Ostensibly in order to better defend himself in an upcoming trial for being an impious citizen of Athens, Socrates asks Euthyphro for a clear definition of piety (holiness); he offers Socrates four definitions.
Euthyphro's first definition of piety is what he is doing now, that is, prosecuting his father for manslaughter (5d). Socrates rejects Euthyphro's action, because it is not a definition of piety, and is only an example of piety, and does not provide the essential characteristic that makes pious actions pious.
Euthyphro's second definition: Piety is what is pleasing to the gods. (6e–7a) Socrates applauds this definition, because it is expressed in a general form, but criticizes it saying that the gods disagree among themselves as to what is pleasing. This means that a given action, disputed by the gods, would be both pious and impious at the same time – a logical impossibility. Euthyphro argues against Socrates' criticism, by noting that not even the gods would disagree, among themselves, that someone who kills without justification should be punished. Yet Socrates argues that disputes would still arise – over just how much justification actually existed; hence, the same action could be pious and impious; again, Euthyphro's definition cannot be a definition of "piety".
To overcome Socrates' objection to his second definition of piety, Euthyphro amends his definition. (9e)
Euthyphro's third definition of piety is: "What all the gods love is pious, and what they all hate is impious." In reply, Socrates poses the question that would eventually become known in philosophy as the Euthyphro dilemma: "Is the pious loved by the gods because it is pious? Or is it pious because it is loved by the gods?". Euthyphro seems unsure as to what the question means and so Socrates applies a dialectic technique: an analogy, to clarify his question (10a). He persuades Euthyphro to agree that when we call a thing "carried", it simply because it is being carried by someone and not because it possesses an inherent characteristic, which could be called "carried". That is, "being carried" is not an essential trait of the thing being carried but a condition, a state of that the object is currently in. He then moves to what we call "beloved" (φιλούμενόν filoumenon). Is something "beloved" in and of itself (like being big or red), or does it become beloved when it is loved by someone? Clearly, the answer is again the latter, something becomes beloved when it is loved. So then, continues Socrates, something beloved by the gods (θεοφιλές theofiles) becomes so because it is loved by them, to which Euthyphro agrees and Socrates moves to the conclusion that reveals his contradiction: What is beloved by the gods cannot be pious. Euthyphro seems to be taken aback so Socrates reminds him the definitions he gave previously (10e). He had said that something is loved by the gods because it is pious, which means that their love follows from something inherent in the pious. And yet they just agreed that what is beloved is put in that state as a result of being loved. So piety cannot belong to what is beloved by the gods since according to Euthyphro it does not acquire its characteristics by something (the act of being loved) by has then a priori, in contrast to the things that are beloved that are put in this state through the very act of being loved. It seems therefore that Euthyphro's third argument is flawed.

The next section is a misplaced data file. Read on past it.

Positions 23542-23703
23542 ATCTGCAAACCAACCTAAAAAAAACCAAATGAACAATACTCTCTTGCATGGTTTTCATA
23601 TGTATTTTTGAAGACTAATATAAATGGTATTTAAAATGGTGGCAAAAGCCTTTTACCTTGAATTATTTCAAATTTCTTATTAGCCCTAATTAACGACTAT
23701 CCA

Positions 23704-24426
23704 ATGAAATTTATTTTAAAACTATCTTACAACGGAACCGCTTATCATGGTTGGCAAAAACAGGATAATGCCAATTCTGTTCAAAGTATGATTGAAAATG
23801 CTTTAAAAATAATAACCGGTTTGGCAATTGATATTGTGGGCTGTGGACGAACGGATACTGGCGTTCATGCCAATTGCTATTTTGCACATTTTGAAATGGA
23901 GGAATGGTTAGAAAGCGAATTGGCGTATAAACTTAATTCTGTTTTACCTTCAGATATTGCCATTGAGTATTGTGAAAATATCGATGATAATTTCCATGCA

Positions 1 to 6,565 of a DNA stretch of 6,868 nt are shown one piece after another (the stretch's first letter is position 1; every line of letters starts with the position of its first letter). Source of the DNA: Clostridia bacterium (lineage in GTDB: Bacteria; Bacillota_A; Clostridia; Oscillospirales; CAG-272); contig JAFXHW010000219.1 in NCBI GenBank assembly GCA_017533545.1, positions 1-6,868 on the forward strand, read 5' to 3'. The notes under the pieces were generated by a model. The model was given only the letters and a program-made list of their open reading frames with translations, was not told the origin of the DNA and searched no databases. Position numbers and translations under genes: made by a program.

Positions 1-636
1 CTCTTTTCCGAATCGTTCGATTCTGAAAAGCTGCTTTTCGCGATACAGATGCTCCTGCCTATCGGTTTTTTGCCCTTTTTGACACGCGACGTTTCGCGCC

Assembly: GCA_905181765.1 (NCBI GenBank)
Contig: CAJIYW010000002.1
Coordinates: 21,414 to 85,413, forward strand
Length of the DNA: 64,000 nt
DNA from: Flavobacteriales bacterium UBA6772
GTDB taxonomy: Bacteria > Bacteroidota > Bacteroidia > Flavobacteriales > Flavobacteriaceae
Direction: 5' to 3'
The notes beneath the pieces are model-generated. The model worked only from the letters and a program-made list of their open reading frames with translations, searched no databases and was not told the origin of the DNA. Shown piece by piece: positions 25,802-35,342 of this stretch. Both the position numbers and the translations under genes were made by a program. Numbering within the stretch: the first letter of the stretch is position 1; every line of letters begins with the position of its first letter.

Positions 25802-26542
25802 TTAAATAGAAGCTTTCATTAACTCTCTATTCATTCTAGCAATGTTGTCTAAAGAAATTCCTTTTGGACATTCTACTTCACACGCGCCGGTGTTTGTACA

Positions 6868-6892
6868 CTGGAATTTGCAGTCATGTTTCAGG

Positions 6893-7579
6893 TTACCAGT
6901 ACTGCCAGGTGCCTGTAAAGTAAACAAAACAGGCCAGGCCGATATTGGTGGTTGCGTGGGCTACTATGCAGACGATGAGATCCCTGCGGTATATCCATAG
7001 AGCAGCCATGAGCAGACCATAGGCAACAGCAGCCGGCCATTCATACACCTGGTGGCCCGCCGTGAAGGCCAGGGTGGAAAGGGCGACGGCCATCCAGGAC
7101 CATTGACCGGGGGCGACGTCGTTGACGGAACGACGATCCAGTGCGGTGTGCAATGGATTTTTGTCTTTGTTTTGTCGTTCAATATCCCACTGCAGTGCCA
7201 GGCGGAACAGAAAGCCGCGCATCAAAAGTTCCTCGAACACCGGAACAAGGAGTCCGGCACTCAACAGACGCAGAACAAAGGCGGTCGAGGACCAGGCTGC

At that juncture of their dialogue, Euthryphro does not understand what makes his definition of "piety" a circular argument; he agrees with Socrates that the gods like an action because it is pious. Socrates then argues that the unanimous approval of the gods is merely an attribute of "piety", that divine approval is not a defining characteristic of "piety". That divine approval does not define the essence of "piety", does not define what is "piety", does not give an idea of "piety"; therefore, divine approval is not a universal definition of "piety".
- Linguistic note
Socrates argument is convoluted not only because of its structure but because of the language used, and is said to have "reduced translators to babble and driven commentators to despair". The text presents the argument through a distinction between the active and the passive voice, as for example when Socrates asks about the difference between a "carried thing" (φερόμενον) and "being carried" (φέρεται), both using the word "carried" in the English translation.
In the second half of the dialogue, Socrates suggests a definition of "piety", which is that "piety is a species of the genus 'justice'" (12d), but he leads up to that definition with observations and questions about the difference between species and genus, starting with the question:
... Are you not compelled to think that all that is pious is just?
Yet, Socrates later says that the information provided in his question to Euthyphro is insufficient for a clear definition of "piety", because piety belongs to those actions we call just, that is, morally good; however, there are actions, other than pious actions, which we call just (12d); for example, bravery and concern for others. Socrates asks: What is it that makes piety different from other actions that we call just? We cannot say something is true, because we believe it to be true. We must find proof.